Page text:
NAS Universal Training Program

Improving Outcomes for Infants and Families Affected by Neonatal Abstinence Syndrome (NAS) – A Universal Training Program

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After completion of our highly successful iNICQ focused on Neonatal Abstinence Syndrome (NAS) VON is now continuing the quest to improve care for substance-exposed infants and families, through the launch of two new resources.

  • NAS Universal Training Education Package – available for individuals, centers, or health systems focused on harnessing the power of universal training and standardizing NAS care.read more
    These resources include:
    • NAS Universal Training Program – including 18 critical Micro-Lessons relevant to every caregiver who provides care to substance-exposed infants and women, and presented by 35 world-class NAS experts – available 24/7 on-line with CME, CNE pharm-eligible credits.
    • A VON Improving NAS Toolkit.
    • A 5-Chapter Virtual Video Visit and Facilitators Guide, to a Center of Excellence in NAS Care – highlighting the trauma-informed approach to care that has yielded tremendous success in other settings.
    • Sample policies, procedures, guidelines and family educational tools essential for NAS Care.
    • Over 100 NAS-related quality improvement stories, and data – showing real-world examples of measurable improvement in length of stay, length of treatment and cost – while improving satisfaction.
  • NAS Statewide / Health System Implementation Package – now available to Statewide Perinatal Quality Improvement Collaboratives, health systems, hospitals and individuals will benefit from the enduring value of this educational program available on demand on VON’s Learning Management System. Investment in this collaborative was likely cost-saving for states that supported center engagement. Using 2012 approximations, we estimated that reducing the hospital LOS by 2 days nationwide would result in a savings of a projected $170 million in hospital charges. Click here for more details on statewide programs.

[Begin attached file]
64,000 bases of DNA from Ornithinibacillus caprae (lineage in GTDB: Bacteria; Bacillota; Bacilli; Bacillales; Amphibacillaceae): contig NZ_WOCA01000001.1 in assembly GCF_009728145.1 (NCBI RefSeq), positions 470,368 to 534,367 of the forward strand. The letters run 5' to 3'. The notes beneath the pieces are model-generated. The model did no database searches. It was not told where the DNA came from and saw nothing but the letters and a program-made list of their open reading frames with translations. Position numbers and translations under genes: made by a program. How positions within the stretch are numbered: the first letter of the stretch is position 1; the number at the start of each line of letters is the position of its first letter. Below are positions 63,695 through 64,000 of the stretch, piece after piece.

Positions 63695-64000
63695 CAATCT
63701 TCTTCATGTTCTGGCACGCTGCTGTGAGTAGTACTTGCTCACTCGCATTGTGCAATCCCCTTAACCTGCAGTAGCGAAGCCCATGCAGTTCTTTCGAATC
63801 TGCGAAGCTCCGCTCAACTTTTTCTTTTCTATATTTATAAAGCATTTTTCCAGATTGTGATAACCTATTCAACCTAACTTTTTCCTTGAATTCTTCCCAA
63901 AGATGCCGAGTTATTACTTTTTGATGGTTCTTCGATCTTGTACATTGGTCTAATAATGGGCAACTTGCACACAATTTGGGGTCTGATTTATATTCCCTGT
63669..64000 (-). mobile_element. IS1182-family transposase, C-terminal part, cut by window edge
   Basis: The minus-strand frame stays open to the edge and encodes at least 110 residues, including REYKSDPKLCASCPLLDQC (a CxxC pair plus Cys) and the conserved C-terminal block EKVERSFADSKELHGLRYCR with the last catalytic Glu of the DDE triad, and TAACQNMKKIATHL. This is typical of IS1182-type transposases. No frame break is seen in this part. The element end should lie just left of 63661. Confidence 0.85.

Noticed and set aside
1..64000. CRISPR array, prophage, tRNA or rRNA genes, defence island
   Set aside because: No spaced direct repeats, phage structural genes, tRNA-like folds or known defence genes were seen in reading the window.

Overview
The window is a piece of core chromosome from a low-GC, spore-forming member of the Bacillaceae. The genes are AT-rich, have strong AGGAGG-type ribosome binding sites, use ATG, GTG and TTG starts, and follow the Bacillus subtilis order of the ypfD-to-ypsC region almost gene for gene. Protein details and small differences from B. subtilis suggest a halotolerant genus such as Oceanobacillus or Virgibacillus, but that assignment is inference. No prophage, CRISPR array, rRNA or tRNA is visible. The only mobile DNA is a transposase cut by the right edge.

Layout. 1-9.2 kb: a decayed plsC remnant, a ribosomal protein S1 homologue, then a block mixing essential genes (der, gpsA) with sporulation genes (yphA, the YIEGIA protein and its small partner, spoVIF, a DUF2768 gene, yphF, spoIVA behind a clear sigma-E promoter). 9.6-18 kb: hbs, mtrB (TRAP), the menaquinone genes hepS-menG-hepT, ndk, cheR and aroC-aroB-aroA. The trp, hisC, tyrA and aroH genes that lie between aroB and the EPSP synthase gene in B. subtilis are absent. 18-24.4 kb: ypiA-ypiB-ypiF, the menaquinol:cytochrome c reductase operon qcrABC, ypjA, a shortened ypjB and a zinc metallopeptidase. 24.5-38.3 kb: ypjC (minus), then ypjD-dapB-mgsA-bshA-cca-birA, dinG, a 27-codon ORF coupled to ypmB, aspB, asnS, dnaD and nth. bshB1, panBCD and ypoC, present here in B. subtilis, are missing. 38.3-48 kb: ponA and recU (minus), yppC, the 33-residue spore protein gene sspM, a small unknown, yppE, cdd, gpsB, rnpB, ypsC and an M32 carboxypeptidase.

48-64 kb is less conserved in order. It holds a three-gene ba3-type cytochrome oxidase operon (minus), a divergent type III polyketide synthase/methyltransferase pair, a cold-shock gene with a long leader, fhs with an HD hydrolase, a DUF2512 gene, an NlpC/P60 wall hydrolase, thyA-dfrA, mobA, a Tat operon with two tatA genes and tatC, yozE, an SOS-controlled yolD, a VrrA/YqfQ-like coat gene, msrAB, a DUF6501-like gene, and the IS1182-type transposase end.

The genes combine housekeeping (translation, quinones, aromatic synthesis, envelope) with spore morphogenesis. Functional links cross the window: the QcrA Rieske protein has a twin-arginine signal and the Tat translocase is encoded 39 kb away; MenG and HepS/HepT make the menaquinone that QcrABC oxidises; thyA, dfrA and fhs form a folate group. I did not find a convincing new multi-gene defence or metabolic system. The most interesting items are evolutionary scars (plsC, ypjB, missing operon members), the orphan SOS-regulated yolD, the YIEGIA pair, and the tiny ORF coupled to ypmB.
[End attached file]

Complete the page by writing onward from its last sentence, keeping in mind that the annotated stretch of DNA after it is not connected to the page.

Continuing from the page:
Background – Understanding NAS and the Opioid Epidemic

Every 25 minutes an opioid-exposed infant is born at risk for neonatal abstinence syndrome (NAS). Many NICUs, step-down units, and newborn nurseries are struggling to care for this medically fragile and socially complex population. read more

Over the last decade, the number of prescriptions written for opioids grew substantially. According to the Centers for Disease Control and Prevention, in 2012, an estimated 259 million prescriptions were written in the United States, enough for every American adult to have one bottle of pills. As more Americans used opioids, complications such as adult overdose deaths and NAS increased.

Neonatal abstinence syndrome (NAS) is a drug withdrawal syndrome experienced by infants exposed to opioids, or narcotic drugs like oxycodone, while in utero. NAS has been linked to both illicit drug use as well as prescription opioids — narcotic pain relievers such as hydrocodone — by pregnant women. Infants born with NAS are more likely to have respiratory complications, feeding difficulty, low birthweights, and extended hospital stays.

What is NAS Universal Training?

Providing high-reliability care requires developing standardized clinical processes. Universal educational programs apply the principle of standardization to education. The power of universal educational programs, such as NRP and others, is that the training provides a solid foundation upon which to standardize care.

What Are the Components of the NAS State Implementation Package?

The VON designed and tested NAS Universal Training Program includes state-of-the art evidence-based content from leading experts in NAS care, including the author of the AAP Guidelines, Dr. Mark Hudak, and 35 of the leading worldwide experts in neonatal care. read more

By subscribing to the NAS Universal Training Program your center, health system, or state will be able to provide access to critical education and improvement tools to every provider! These resources include: